air bubbles, until the jar is nearly full. A SAGE
HONEY label completes the preparation. All that
is left to do is to store it in a cool, dark place
and wait for six weeks. From then on, or sooner
if you really need it, the sage honey is ready to
use. Just dig in! Put a heaping tablespoonful in
a big mug of boiling hot water, stir and drink.
Or let it brew for a few minutes, strain and drink.
Be sure to use Salvia sages, the ones with pebbly-fleshed
ovate leaves, not Artemisia sages which have white
hairs on the backs of the ferny leaves. White sage,
frequently sold as a "smudge" herb (that is, an
herb whose smoke is used to create a protective
field around a space) is a Salvia sage but it is
too strong for use as a food or medicine.
I make honeys of other fresh mint family plants,
too. (No, dried plants don't make good honeys.)
Besides fresh sage honey I often make peppermint
honey, lemon balm honey, rosemary honey, thyme honey,
oregano honey, marjoram honey, shiso honey, and
bergamot honey. They all help me stay healthy throughout
the winter, and they all taste ever so good.
Although the tincture and essential oil of sage
are available, I find them too concentrated and
too dangerous for general use. Households with children
do best when there are no essential oils on hand;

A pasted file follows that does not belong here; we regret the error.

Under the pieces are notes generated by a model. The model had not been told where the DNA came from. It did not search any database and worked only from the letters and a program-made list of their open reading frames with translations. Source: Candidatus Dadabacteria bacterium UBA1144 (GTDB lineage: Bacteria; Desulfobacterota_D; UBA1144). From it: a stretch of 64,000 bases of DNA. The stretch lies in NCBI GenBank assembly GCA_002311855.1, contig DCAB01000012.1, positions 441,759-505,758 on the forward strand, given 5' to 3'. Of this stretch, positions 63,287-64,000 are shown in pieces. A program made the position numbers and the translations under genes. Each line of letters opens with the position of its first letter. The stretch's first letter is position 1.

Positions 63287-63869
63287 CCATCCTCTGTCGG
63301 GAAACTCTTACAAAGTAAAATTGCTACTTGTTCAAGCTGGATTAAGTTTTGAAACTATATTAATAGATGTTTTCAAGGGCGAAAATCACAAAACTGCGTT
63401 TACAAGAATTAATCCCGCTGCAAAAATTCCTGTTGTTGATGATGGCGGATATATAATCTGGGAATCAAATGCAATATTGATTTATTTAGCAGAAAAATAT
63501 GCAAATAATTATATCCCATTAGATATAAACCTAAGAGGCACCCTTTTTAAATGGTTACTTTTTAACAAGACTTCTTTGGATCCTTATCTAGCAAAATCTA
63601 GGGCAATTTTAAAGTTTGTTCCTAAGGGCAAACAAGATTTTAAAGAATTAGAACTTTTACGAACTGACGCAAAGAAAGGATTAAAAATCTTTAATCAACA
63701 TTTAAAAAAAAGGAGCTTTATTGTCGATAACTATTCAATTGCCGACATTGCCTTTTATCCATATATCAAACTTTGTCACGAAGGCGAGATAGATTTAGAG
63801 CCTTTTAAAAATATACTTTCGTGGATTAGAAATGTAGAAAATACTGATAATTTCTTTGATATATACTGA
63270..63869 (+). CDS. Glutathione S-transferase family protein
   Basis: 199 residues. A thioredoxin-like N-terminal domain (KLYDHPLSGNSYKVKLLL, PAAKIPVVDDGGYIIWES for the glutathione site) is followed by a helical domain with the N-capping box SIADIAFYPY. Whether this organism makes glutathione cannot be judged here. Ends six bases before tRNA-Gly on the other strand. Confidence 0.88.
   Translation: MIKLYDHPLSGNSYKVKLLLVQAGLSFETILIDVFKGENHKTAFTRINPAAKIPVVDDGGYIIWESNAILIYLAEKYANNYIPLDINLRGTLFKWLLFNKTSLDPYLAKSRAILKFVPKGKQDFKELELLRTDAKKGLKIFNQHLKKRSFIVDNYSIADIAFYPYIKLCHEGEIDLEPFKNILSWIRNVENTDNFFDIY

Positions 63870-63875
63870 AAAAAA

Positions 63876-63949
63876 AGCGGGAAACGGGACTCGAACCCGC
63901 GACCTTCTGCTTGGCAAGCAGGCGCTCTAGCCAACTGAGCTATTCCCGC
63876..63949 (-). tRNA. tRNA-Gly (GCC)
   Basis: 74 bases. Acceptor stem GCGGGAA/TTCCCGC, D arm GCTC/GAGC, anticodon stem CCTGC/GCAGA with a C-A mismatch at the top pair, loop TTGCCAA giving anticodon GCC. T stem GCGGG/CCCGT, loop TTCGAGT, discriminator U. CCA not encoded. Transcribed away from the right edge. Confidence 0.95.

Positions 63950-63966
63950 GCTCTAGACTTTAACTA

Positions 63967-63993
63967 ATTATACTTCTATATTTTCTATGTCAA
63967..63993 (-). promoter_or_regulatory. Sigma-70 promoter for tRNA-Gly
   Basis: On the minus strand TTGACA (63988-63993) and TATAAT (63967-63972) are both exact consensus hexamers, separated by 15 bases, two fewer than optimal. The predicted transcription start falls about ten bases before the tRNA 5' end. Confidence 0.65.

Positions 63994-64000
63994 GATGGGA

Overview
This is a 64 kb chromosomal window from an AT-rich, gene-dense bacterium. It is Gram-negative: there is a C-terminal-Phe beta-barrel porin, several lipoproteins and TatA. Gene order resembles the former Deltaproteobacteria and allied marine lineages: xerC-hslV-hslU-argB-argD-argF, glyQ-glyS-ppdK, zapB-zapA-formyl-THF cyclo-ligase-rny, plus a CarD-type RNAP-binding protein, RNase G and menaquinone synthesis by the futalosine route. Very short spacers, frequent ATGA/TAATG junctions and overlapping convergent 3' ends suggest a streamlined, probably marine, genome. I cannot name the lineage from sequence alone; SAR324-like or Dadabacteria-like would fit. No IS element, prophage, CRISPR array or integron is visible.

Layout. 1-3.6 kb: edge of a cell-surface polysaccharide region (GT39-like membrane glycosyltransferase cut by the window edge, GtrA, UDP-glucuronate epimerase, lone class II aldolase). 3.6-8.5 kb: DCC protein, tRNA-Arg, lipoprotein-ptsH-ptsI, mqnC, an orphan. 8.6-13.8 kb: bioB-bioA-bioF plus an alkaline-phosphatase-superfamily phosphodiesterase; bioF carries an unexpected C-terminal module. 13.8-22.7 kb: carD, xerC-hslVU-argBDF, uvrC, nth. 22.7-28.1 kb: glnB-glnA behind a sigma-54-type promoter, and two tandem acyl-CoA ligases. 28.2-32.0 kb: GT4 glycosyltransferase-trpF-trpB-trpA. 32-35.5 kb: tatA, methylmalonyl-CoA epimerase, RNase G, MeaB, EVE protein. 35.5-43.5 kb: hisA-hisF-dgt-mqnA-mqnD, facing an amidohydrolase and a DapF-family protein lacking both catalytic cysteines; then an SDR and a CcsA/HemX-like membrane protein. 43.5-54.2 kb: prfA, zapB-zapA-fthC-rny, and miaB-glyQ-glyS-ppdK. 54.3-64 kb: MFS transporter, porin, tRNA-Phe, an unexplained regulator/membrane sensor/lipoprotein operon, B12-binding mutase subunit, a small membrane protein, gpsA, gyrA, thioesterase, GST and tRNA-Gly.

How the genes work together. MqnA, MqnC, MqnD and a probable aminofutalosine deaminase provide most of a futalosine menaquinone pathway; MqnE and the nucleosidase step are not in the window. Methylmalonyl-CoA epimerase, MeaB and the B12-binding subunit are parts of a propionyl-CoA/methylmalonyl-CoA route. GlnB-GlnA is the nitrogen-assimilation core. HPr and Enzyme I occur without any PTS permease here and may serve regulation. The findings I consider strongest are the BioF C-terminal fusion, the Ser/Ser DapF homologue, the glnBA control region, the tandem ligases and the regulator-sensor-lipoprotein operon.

fatal accidents have occurred.
I do make sage vinegar: by pouring room temperature
apple cider vinegar over a jar filled with chopped
fresh sage. Sage vinegar is not as medicinal as
the tea but, with olive oil and tamari, it makes
a delicious and healthy salad dressing. Two tablespoons
of apple cider vinegar daily can reduce your risk
of adult onset diabetes by half; two tablespoons
of sage vinegar daily might just keep you alive
forever - as the saying goes: "Why die when the
Savior grows in your garden?".
Using herbs as allies to stay healthy and to counter
life's ordinary problems is simple and easy, safe
and effective. Herbal medicine is people's medicine.
Green blessings grow all around you.
*Note: Do not give honey to babies under 12 months
PO Box 64
Woodstock, NY 12498
Visit Susun Weed at: www.susunweed.com and www.ashtreepublishing.com
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Susun S. Weed is the author of four highly-acclaimed
books on herbs and women's health: Wise Woman Herbal
for the Childbearing Year, Healing Wise, New Menopausal
Years the Wise Woman Way and Breast Cancer? Breast
Health! the Wise Woman Way. Ms. Weed lectures world-wide
on women's health and herbal medicine. From her
home in New York State's Catskill Mountains, she
directs the activities of the Wise Woman Center,
acts as editor-in-chief of Ash Tree Publishing,
personally oversees the work of 400 correspondence
students, and trains herbal and shamanic apprentices.
Susun has lived the simple life for nearly 40 years
as an herbalist, goatkeeper, homesteader, and feminist.
She has been called "a true radical - deeply rooted,"
"a modern pioneer," and "one of the founding mothers
of herbal medicine in the United States†.